Not Thinking About It – By Olly Double
Once you get used to dealing with type 1 diabetes, you almost stop noticing it. It kind of hangs around in the background of your life, lurking quietly and not drawing attention to itself. Of course, you still have to do things to keep it quiet, but the blood glucose tests, the infusion set changes, the bolusing of insulin, the counting of carbohydrate and all that become just stuff you do without thinking about it too much. The problem is, however quietly it lurks when life’s straightforward, as soon as you move outside your normal pattern you’ll start to remember just what a pain in the backside it is.
Last month, for example, my Mum died. Anybody who has lost a parent will understand the kind of elemental grief that such a loss brings with it, but bereavement also brings with it lots of practical problems – and they’re the very kind of thing that make you start noticing diabetes again.
Mum’s funeral took place in Lincoln and we went up there for a few days, staying in the kind of establishment that has recently become known – for no apparent reason – as a ‘boutique hotel’. We managed to get us two nice double rooms, one for Jacqui and me, and one for Joe and Tom. Normally, we try to get two rooms next to each other in case we have to test the boys’ blood sugars in the night, but on this occasion we could only get rooms on separate floors. We did wonder whether this was wise, but eventually decided that it would probably be OK. Joe and Tom are well into their teens by now, and putting them in a room on the floor above us seemed like a good way of making them feel a bit more independent.
In spite of the intense sadness of the occasion, there were also pleasant aspects to the trip – not least spending a few days looking around a beautiful historical city and wallowing in my memories of growing up there with Mum and the rest of my family. But all of this was seriously outside our normal pattern, so of course diabetes strode out of the shadows where it had been quietly lurking and started making a right nuisance of itself.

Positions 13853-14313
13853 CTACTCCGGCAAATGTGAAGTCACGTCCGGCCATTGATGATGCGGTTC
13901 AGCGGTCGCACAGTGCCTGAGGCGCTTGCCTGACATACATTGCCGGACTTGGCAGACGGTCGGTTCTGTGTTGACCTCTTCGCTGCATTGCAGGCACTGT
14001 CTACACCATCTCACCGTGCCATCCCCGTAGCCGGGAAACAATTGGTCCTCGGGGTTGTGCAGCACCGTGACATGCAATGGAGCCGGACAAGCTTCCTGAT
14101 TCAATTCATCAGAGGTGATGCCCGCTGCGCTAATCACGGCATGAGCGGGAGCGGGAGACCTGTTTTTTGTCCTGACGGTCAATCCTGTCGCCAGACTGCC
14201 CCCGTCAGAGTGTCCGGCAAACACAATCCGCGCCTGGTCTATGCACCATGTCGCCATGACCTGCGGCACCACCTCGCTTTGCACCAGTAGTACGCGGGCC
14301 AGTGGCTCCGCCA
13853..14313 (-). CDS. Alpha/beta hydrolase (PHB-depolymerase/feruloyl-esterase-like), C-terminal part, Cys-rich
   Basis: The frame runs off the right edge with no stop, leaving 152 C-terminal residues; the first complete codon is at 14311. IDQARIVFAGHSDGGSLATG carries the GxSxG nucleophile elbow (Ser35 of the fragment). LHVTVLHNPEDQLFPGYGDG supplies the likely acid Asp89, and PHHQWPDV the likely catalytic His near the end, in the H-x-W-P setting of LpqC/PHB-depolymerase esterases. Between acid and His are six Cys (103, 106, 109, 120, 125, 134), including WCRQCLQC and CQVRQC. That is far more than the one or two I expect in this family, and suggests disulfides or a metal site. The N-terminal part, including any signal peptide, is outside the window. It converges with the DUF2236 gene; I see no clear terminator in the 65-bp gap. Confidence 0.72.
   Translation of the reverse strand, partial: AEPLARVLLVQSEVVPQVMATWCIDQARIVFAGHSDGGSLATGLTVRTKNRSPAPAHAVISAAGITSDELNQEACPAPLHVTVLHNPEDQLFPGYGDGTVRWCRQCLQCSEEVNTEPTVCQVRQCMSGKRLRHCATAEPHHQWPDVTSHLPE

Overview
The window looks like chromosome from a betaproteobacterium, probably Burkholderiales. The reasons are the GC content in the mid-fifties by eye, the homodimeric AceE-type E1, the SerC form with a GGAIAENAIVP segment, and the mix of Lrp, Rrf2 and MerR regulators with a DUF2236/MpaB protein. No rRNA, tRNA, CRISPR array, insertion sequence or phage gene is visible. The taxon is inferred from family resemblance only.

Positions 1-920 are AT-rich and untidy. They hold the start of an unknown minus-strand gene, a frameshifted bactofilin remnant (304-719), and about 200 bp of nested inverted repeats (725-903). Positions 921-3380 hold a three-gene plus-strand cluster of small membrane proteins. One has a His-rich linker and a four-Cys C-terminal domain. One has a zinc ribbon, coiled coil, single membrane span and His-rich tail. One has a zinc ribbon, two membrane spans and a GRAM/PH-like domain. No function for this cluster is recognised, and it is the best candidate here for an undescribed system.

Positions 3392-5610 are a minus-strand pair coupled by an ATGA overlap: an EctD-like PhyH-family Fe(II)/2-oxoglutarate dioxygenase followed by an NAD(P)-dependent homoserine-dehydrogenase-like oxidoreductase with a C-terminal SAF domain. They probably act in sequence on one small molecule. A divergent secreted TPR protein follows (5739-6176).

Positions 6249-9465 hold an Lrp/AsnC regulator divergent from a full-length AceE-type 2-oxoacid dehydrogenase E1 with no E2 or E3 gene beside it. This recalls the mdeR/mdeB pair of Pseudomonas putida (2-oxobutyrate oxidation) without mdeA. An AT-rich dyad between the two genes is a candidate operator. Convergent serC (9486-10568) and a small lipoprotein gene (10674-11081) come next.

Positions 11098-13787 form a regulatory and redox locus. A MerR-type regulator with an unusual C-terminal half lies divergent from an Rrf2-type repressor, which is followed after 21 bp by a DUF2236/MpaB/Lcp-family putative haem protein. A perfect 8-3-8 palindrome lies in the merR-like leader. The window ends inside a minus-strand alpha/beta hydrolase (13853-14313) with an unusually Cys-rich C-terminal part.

Just as Jacqui had anticipated, the funeral itself led to some seriously wonky blood sugar levels. In theory, stress is supposed to make you go high, but it’s always tended to have the opposite effect on Tom, and sure enough he had a nasty hypo in the church. Then, having been treated for that – and scoffing loads of cake at the wake – his blood sugars then went zooming through the roof.
The real chaos-bringer, though, was having to eat out every night we were there. I know that’s not exactly the kind of moan to bring much sympathy – ‘Oh darling, isn’t it simply a frightful bore to constantly eat in restaurants and never having to cook for oneself?’ – but the rich, fatty foods we were eating didn’t half play havoc with the boys’ glucose levels. It didn’t matter what kind of cuisine we plumped for. Indian, Italian, or trendy European fusion menus all meant a parade of delicious dishes ready to do battle with their digestive systems. However carefully we tried to carb count, they both ended up with stratospheric blood sugars after every meal. Sometimes, the boluses they gave themselves to bring them back down ended up making them crash back into hypos. This was annoying enough during the day, but at night time it was a right palaver.